One of the things I love about Italy are the diverse, highly localized flavors and tastes one finds while exploring this ancient peninsula. In Italy there is no such thing as "Italian food," all dishes are highly localized. Remarkably, you will find differences within a province or even between nearby towns. Of course, wines vary dramatically up and down the peninsula, but what has delighted me in my search for unique, artisanal products is the variety of local liquors and sweet wines you will find. I make a point to bring back something truly local to the region I’m visiting, perhaps a bitter-sweet aperativo or an herby digestivo.
Enter Monte Valentino, a tiny boutique dessert wine producer nestled up in the rugged mountains of Umbria. On a winter wine scouting trip with Arnaldo Rossi, my Sommelier buddy in Cortona, he told me about this molto particolare (very unusual) red sweet wine that is infused with the fruit of the visciolo tree. So began my trek to a remote post deep in the heart of Umbria.
"You won’t make it up the hill. We’ll have to pick you up at the train station," says Fabrizia Gargano, the co-proprietor of Monte Valentino, an exquisite little agriturismo (an Italian B&B) that produces the wonderful sweet Visciole cherry wine called Sollucchero, which translates literally as “I become enraptured”. Once you taste Sollucchero, you’ll understand why.Monte Valentino is a 300+ year old borgo nestled in the verdant Umbrian hills just north of Perugia. But in late January, we’re greeted with a blanket of snow that highlights the dormant cherry trees as Nicola Polchi, Fabrizia’s husband, navigates his Land Rover up the steep single lane road from the valley below. I’m glad I’m not driving. The views are stunning on the way up, but enjoying the scenery while driving could prove fatal.
With roots dating back to the days of the Dukes of Urbino, Fabrizia and Nicola restored this small borgo in 1996 with an eye toward living a life immersed in the beauty of a natural and wild Umbria. In addition to producing Sollucchero wine, each year they open their home to travelers looking to experience a region rich with history yet a bit off the beaten track.
While Nicola spends much of his time in the winter months finely crafting handsome furniture made from oak and walnut from the nearby forests, he is always ready to describe the process of making Sollucchero and take you on a tour of the cantina. "Fabrizia and I hand collect the Visciole cherries at their peak of sugar production, which is in early July when the cherry skins just start to wrinkle." Nicola is quick to tell us that they macerate the bitter cherries and blend with a base of Rosso Orvietano wine the same day to ensure the rich, spicy essence of the visciole cherry is captured by the wine. The wine spends several months in cold fermentation and is finally filtered and blended with a bit of alcohol and a touch of sugar to offset the bitterness of the Visciole. "We then bottle the wine and let it age for 9 months before releasing it," says Nicola. "The wine never touches oak, but this year we will be experimenting with aging some of the Sollucchero production in oak casks to see what it can offer to the wine."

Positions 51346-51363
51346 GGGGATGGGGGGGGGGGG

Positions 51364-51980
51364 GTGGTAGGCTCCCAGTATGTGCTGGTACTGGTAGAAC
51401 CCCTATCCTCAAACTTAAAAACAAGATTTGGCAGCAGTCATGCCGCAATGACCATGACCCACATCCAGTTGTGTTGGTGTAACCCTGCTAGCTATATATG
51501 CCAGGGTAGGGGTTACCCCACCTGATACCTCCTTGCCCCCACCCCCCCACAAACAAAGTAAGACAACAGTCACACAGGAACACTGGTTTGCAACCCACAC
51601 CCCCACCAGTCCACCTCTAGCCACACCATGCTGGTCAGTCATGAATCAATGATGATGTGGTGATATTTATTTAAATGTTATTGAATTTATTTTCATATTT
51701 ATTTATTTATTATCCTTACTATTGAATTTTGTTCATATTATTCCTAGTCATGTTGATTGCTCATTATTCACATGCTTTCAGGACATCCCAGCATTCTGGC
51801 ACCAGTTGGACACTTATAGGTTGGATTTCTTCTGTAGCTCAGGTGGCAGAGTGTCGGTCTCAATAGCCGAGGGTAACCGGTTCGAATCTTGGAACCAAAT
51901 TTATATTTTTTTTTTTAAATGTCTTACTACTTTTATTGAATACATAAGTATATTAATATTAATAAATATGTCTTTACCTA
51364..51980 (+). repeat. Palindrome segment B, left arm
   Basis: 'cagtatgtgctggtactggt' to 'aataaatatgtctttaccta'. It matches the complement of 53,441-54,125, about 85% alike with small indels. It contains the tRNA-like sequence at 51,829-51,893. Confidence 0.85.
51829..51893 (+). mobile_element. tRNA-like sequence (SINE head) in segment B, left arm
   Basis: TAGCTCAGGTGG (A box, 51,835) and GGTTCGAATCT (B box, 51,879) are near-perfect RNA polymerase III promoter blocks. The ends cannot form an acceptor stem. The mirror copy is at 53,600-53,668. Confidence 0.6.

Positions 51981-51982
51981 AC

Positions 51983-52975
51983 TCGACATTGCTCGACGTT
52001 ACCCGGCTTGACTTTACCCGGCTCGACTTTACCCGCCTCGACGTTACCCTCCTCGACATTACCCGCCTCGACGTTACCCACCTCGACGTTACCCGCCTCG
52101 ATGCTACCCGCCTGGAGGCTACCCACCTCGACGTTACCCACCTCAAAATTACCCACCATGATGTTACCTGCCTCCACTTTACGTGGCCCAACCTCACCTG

Visciole cherries are unlike anything we Americans are used to. Not quite a pie cherry, and certainly not like the sweet cherries we eat by the fistful in the late spring, Visciole cherries are quite small and exceptionally tart. The Visciola cherry tree grows wild and its cultivation was a favorite of the Italian contadini, or rural peasant farmers of the past. Fabrizia and Nicola have taken the wonderful wild, spicy Visciole to a new level with their exquisite Sollucchero.
Sollucchero has a lovely ruby red color with highlights of purple, both clear and bright. The nose is delightful with jammy black fruits, wild strawberry, dried rose flowers and a pronounced pie-cherry scent from the Visciole cherries. On the palate the sweetness is lighter than many typical dessert wines. The fruits found on the nose come through intensely on the palate; blackberry and black cherry, dried flowers and toasted almond with a nice acidity that balances with the sweetness. The flavors persist with a long, pleasant finish. While Sollucchero has 16 degrees of alcohol, it is not overpowering or ‘hot’ in the mouth. The nose and flavors close down when it’s served cold, so Sollucchero s best served at room temperature.
Sollucchero is heavenly by itself as a dessert wine shared with friends at the end of a long meal, but its sweet spiciness goes particularly well with blue-veined cheeses like gorgonzola, stilton or the wonderful Crater Lake Blue from The Rogue Creamery. Sollucchero is also out of this world with dark chocolate and wonderful drizzled on vanilla gelato.
You can read more about the origins of Monte Valentino Sollucchero on Nicola and Fabrizia’s website here.
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